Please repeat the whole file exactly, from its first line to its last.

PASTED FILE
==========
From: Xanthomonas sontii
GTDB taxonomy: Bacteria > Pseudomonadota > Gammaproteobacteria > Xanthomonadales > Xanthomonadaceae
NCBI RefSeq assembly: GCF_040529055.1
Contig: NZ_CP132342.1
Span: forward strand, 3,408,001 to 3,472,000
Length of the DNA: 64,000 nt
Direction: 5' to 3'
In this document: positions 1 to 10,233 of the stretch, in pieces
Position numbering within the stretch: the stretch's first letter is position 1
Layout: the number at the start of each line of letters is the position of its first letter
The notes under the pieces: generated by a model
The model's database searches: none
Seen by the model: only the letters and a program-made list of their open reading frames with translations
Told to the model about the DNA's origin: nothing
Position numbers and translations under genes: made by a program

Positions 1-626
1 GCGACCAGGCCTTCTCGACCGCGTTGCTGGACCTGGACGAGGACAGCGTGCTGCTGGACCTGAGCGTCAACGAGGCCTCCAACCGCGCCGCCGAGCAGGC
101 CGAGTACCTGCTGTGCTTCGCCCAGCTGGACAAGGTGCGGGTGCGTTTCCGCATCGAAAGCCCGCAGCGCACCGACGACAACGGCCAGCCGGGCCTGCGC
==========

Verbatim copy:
From: Xanthomonas sontii
GTDB taxonomy: Bacteria > Pseudomonadota > Gammaproteobacteria > Xanthomonadales > Xanthomonadaceae
NCBI RefSeq assembly: GCF_040529055.1
Contig: NZ_CP132342.1
Span: forward strand, 3,408,001 to 3,472,000
Length of the DNA: 64,000 nt
Direction: 5' to 3'
In this document: positions 1 to 10,233 of the stretch, in pieces
Position numbering within the stretch: the stretch's first letter is position 1
Layout: the number at the start of each line of letters is the position of its first letter
The notes under the pieces: generated by a model
The model's database searches: none
Seen by the model: only the letters and a program-made list of their open reading frames with translations
Told to the model about the DNA's origin: nothing
Position numbers and translations under genes: made by a program

Positions 1-626
1 GCGACCAGGCCTTCTCGACCGCGTTGCTGGACCTGGACGAGGACAGCGTGCTGCTGGACCTGAGCGTCAACGAGGCCTCCAACCGCGCCGCCGAGCAGGC
101 CGAGTACCTGCTGTGCTTCGCCCAGCTGGACAAGGTGCGGGTGCGTTTCCGCATCGAAAGCCCGCAGCGCACCGACGACAACGGCCAGCCGGGCCTGCGC